Uncommon Descent Serving The Intelligent Design Community

Breaking: Chimps can learn a simple game as well as a young child


From ScienceDaily:

Chimpanzees of all ages and all sexes can learn the simple circular relationship between the three different hand signals used in the well-known game rock-paper-scissors. Even though it might take them longer, they are indeed able to learn the game as well as a young child. Jie Gao of Kyoto University in Japan and Peking University in China is lead author of a study in the journal Primates, which is the official journal of the Japan Monkey Centre, and is published by Springer. The research compares the ability of chimpanzees and children to learn the rock-paper-scissors game.

The findings show that chimpanzees can learn the circular pattern at the heart of the game. However, it took them significantly longer to learn the third scissors-paper pair than it did to grasp the others, which indicates that they had difficulty finalizing the circular nature of the pattern. (public access) – Jie Gao, Yanjie Su, Masaki Tomonaga, Tetsuro Matsuzawa. Learning the rules of the rock–paper–scissors game: chimpanzees versus children. Primates, 2017; DOI: 10.1007/s10329-017-0620-0 More.

But why should anyone be surprised that an adult animal can learn some skills equivalent to those of a young child? Isn’t what happens a year or so later the main point of interest?

These people try hard, give them credit. But one wonders why they are doing it.

See also: Are apes entering the Stone Age?


Animal minds: In search of the minimal self

Add, 'lizard, Spock' and the chimps are toast. suckerspawn
It doesn't surprise me in the least that animals play games. Just think of all the games that humans play that must lead to their leaving more offspring than their opponent! Operation, anyone? Mung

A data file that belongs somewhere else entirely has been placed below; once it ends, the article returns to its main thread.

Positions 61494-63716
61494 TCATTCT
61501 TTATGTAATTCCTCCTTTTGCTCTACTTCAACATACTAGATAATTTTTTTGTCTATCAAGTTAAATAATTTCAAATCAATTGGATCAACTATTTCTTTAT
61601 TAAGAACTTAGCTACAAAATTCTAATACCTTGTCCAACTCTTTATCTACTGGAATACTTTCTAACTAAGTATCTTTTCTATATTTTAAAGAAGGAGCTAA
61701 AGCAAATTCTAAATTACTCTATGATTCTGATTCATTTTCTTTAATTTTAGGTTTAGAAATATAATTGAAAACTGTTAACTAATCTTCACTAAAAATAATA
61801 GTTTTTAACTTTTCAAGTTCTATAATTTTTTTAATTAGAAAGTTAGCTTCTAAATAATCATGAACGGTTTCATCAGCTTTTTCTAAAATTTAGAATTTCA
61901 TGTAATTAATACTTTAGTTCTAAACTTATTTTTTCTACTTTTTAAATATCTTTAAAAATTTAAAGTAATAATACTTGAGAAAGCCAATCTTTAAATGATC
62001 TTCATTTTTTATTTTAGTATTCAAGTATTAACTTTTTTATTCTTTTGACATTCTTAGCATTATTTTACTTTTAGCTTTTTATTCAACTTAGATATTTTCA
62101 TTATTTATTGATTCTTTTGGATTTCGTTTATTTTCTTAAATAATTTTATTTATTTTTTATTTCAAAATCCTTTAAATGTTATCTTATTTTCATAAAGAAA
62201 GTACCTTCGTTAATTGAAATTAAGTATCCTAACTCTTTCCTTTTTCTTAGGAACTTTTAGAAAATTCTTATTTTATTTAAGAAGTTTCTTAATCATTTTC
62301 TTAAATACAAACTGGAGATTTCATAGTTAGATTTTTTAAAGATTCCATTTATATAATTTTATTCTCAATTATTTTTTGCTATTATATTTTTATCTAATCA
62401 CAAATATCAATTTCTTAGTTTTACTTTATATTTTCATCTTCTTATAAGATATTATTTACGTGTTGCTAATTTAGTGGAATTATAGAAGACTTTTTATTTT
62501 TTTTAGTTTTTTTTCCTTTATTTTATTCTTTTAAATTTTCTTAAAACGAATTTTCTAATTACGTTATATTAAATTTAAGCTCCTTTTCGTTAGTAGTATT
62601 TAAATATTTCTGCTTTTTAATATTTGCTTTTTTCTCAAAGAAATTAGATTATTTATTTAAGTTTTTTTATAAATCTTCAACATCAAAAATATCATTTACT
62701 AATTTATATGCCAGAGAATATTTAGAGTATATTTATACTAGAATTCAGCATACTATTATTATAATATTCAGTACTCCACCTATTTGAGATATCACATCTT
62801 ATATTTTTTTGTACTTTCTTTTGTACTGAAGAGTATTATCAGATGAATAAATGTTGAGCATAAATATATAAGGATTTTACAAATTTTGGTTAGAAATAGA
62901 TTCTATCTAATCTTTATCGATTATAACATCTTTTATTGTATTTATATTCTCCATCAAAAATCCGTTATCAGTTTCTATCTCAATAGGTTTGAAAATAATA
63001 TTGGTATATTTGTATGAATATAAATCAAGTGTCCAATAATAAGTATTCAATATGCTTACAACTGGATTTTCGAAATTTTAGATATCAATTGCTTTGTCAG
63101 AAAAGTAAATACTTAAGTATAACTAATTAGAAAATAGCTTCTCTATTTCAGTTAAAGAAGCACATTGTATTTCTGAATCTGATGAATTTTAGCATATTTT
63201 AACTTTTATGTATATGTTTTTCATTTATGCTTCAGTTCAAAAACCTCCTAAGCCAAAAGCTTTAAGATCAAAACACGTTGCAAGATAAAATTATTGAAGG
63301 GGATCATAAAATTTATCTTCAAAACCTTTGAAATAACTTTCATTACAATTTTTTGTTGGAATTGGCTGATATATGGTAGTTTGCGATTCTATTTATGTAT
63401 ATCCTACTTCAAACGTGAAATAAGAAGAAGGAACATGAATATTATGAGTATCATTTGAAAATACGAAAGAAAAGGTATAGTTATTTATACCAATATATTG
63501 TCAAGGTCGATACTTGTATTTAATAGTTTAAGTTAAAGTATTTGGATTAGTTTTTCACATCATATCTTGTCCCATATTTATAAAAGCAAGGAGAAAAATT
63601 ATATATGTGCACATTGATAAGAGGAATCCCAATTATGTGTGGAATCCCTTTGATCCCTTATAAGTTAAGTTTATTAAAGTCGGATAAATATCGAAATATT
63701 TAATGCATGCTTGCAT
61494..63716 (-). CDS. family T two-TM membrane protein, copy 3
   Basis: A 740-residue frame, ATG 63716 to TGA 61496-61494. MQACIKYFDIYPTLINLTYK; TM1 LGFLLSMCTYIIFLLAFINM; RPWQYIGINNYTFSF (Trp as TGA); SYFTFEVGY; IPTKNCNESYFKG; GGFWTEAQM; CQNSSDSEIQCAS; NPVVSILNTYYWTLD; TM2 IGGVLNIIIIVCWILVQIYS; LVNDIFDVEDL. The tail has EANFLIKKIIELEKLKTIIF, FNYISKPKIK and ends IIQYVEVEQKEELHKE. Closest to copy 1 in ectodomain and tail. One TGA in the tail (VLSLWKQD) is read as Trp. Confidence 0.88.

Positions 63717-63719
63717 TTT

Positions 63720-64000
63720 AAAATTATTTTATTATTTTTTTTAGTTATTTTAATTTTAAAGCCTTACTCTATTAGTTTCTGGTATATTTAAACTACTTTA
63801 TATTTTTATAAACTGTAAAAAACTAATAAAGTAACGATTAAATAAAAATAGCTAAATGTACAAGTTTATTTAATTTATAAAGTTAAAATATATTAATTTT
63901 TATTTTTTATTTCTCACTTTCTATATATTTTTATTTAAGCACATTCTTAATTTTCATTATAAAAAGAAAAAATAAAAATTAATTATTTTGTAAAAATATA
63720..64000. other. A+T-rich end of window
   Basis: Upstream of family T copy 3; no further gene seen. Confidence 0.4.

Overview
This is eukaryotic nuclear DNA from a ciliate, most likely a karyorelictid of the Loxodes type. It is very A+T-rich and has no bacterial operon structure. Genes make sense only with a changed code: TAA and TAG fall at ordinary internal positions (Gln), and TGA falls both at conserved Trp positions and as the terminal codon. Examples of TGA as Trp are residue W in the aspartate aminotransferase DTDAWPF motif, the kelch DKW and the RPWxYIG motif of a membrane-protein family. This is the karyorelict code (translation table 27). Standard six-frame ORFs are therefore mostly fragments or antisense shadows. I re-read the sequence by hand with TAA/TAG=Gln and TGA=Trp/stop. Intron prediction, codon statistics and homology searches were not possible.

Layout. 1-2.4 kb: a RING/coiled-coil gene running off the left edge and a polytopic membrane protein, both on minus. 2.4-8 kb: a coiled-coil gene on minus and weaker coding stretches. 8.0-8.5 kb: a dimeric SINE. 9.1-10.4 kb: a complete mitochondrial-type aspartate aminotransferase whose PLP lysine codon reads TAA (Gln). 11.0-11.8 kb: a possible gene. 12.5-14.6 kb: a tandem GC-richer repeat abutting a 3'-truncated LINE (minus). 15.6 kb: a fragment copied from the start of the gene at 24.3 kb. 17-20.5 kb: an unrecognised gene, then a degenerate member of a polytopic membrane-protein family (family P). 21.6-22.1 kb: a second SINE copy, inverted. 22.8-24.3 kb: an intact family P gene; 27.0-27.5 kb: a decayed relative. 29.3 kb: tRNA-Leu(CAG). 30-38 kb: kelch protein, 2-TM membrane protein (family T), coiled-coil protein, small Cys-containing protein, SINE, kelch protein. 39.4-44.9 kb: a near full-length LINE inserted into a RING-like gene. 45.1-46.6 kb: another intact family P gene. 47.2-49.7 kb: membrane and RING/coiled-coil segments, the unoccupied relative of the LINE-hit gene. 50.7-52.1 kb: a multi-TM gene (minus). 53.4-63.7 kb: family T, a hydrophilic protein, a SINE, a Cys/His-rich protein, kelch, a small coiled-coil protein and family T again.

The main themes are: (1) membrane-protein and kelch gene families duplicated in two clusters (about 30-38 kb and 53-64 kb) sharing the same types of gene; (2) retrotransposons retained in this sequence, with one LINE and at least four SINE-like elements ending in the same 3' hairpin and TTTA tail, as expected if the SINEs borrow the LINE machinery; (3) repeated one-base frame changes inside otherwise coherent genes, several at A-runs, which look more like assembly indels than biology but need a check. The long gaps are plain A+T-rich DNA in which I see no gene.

An important question to ask here falls in the evo-devo category (to use the Darwinian party's own terminology): What spatiotemporal changes have to take place in the developmental process of their last common ancestor in order to get the human developmental process? Basically, what's the difference between the human developmental process and the alleged predecessors and how can those changes arise? Evidently the evo-devo literature has much to say on this, which indicates the enormous effort they are making in this direction, but do they have anything worth to show? That literature is filled with pseudoscientific hogwash. However, one major hurdle to overcome is that the human developmental process itself is not well understood at the cellular and molecular level. Dionisio
"The human is setting puzzles for the chimp, not the other way around." Exactly. Also, the human is writing about the chimp, not the other way around. Dionisio
Dionisio at 1, you are likely right. It has been known for many decades that if human and chimp infants are raised together, there comes a point when the offsprings' intellectual abilities vastly diverge. That's the point at which human intelligence matters. The human is setting puzzles for the chimp, not the other way around. News
"These people try hard, give them credit. But one wonders why they are doing it." Maybe because it helps to vindicate Darwinian ideas and resolve the hard problem of consciousness? Or so they hope. :) Dionisio

Leave a Reply